Following more than three years of political divisiveness fueled by a long stint of uncertainty, two general elections and countless furious protests in the U.K., Brexit has finally happened.
The European Union has now experienced one of its members leaving the bloc Friday for the first time in its history, marking the end of the U.K.’s 47-year membership. However, the latter’s exit is currently merely symbolic, as things will not start to change drastically until the end of the 11-month transition period.
It can be argued that the country is not done with Brexit, but that it has moved on to a new chapter in the saga.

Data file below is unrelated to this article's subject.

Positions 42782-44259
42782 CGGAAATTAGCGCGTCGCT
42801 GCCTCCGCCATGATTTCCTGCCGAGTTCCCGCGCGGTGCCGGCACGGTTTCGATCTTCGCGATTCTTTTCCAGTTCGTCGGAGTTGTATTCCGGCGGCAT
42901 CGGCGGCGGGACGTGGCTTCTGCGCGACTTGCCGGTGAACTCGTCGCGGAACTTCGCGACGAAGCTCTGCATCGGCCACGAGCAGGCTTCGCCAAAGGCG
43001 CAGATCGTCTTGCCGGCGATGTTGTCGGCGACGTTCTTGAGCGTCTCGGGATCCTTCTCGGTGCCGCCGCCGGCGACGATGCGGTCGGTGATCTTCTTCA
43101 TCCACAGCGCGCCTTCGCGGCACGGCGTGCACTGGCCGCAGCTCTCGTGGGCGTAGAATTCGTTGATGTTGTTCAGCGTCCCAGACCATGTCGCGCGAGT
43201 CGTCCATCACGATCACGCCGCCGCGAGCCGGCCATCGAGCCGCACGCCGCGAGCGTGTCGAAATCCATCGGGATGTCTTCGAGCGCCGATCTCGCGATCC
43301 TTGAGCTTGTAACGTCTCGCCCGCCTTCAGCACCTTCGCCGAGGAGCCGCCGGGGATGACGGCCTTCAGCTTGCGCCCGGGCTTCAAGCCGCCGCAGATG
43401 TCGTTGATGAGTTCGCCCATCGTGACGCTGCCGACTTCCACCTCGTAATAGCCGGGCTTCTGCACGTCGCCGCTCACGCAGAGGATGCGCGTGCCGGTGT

Jonathan Portes, professor of economics and public policy at King's College London, thinks that "the vast majority of individuals and businesses won’t notice anything," and that "nothing, in reality, will change."
EU nationals and Britons will keep on benefiting from free movement and will continue living in their countries under the pre-Brexit rules and regulations for the time being.
Topping the U.K. government’s priority list is the arrangement of a trade deal for future commercial relations with Europe. The biggest challenge from now on will be to achieve this in the span of just 11 months, a deadline Prime Minister Boris Johnson has insisted upon.
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